For The Record(s): Best Band Albums of 2011

 

 

TV ON THE RADIO
NINE TYPES OF LIGHT
Single ‘Will Do’ has already sealed itself in the greatest post-break up songs canon in our book, that alone makes the album a significant release for us (we’re sensitive like that). Nine Types of Light might not have been as experimental as its predecessor Dear Science, this is the band playing it safe after all, but TV on the Radio settling for stable ground is still more exciting than the average twee band. Nine Types of Light is to TV on the Radio what Kid A was to Radiohead – still a good release despite the hype.

CULTS
SELF-TITLED
Goddammit, what is it with this year’s amount of self-titled albums?! But we digress. Cults, the boy-girl duo hailing from Brooklyn, delivers some of this year’s most exciting twee pop. We never thought we’d say that, but there’s a reason for ‘Go Outside’s’ inherent viral quality, it just that infectious. The rest of the album proves to be the same, although admittedly this could be due to the band’s wise decision to keep everything short and sweet. There’s only so much twee we can take.

BATTLES
GLOSS DROP
Sophomore albums tend to be met with a multitude of expectations, so much so that it’s almost a custom for critics to make quote-ready disavowals of them. Gloss Drop, to be pandering ourselves (and punny), battles the pressure its critical darling predecessor Mirrored has set upon them. Making it harder for the predominantly instrumental band is the fact that they not only have to live up to the hype but also attempt to do so without an arguably pivotal member; founding bandmate Tyondai Braxton. Regardless, Gloss Drop is still a testament to Battles’ status as the best pairing of man and machine next to LCD Soundsystem.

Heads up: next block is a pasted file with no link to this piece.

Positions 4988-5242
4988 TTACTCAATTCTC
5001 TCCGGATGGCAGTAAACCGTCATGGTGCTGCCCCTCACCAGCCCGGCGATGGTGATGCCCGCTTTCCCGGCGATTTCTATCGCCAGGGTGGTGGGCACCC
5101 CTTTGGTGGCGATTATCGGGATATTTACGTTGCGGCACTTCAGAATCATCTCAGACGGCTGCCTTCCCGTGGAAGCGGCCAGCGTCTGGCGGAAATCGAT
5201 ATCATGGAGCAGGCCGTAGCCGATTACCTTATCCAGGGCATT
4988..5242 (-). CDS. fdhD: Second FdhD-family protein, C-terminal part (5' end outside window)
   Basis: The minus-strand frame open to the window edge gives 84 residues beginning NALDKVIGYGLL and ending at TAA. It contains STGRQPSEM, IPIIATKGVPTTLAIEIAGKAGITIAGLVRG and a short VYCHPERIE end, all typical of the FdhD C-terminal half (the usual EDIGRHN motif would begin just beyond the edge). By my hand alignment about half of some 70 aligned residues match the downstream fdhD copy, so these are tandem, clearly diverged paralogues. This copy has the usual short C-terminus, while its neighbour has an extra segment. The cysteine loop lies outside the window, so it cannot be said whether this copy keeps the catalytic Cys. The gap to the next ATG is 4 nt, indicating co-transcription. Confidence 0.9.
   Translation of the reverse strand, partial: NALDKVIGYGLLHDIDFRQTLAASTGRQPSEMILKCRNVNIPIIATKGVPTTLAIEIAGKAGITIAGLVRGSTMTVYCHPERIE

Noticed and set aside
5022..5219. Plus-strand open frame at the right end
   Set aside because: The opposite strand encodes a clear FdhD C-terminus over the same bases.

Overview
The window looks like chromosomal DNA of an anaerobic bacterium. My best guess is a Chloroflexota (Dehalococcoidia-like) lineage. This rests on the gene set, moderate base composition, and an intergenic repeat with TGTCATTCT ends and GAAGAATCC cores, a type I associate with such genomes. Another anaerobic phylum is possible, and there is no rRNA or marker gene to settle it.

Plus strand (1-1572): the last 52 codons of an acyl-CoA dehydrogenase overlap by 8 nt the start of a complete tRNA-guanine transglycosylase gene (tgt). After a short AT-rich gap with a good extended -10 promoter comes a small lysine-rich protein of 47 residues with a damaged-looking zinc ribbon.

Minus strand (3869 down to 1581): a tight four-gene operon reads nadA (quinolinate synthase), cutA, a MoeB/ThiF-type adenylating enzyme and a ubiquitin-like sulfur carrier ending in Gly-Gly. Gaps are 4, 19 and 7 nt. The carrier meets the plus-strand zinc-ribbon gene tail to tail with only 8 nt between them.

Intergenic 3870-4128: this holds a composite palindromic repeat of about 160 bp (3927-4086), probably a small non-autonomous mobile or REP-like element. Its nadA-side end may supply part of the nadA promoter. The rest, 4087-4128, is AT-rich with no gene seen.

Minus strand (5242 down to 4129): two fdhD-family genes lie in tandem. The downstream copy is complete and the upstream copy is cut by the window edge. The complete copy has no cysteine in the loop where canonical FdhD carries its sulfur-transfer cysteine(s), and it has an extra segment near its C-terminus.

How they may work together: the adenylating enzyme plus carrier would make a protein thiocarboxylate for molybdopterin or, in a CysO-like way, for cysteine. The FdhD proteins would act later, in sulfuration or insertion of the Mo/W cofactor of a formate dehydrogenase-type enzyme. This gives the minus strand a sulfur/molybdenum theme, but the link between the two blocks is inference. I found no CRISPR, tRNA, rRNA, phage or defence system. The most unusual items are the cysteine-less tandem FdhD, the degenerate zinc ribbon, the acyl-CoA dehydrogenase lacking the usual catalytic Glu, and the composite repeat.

M83
HURRY UP, WE’RE DREAMING
Arguably the finest release by M83, Hurry Up, We’re Dreaming is near flawless in execution (although opinions may differ). A hotchpotch of childhood nostalgia dipped in the fuzzy landscape of pop experimentations, the album is melancholia and ecstasy tangled together on one hell of a concept album.

R.E.M
COLLAPSE INTO NOW
It’s not everyone’s favourite, yet we can’t help but think that the negative reaction to Collapse Into Now is post-disappointment bias. It’s easily their best release since the band lost their way. To quote Azmyl Yunor quoting frontman Michael Stipe; “’Let’s show the kids how to do it,’ so here’s hoping the kids are listening and taking notes.”

GIRLS
FATHER, SON, HOLY GHOST
Girls’ second album showcases some of the sharpest songwriting ever to come out of 2011 releases. Disregard the simplicity of the lyrics, this ain’t no Beth Cosentino rhyming crazy with lazy, yo. Underneath the plainness is deftly constructed songs that veer from the oft-beaten paths of traditional twee retro-mining wankery.